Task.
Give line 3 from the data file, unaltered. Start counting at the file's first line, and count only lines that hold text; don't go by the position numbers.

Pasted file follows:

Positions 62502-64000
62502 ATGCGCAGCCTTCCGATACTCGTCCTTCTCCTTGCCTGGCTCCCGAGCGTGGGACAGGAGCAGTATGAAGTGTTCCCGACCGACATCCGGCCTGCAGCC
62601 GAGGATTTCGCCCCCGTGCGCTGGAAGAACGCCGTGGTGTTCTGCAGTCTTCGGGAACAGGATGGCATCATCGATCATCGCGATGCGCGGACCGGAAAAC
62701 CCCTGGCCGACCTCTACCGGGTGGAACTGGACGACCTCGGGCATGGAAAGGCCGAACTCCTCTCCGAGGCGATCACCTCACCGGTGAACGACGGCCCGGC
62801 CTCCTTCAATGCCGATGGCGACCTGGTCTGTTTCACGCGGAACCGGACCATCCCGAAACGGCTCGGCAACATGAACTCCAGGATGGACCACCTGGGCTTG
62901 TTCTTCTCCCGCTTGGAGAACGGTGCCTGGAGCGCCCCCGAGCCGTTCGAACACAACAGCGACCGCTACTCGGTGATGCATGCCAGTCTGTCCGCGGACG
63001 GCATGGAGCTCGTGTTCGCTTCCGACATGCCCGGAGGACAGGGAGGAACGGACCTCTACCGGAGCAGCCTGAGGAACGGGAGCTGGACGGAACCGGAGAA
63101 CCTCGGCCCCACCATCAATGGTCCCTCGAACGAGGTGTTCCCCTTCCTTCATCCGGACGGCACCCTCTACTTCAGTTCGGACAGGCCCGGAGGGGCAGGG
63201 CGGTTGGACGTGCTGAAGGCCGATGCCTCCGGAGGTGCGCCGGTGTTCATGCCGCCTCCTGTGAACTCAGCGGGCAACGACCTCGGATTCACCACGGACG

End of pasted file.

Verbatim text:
62601 GAGGATTTCGCCCCCGTGCGCTGGAAGAACGCCGTGGTGTTCTGCAGTCTTCGGGAACAGGATGGCATCATCGATCATCGCGATGCGCGGACCGGAAAAC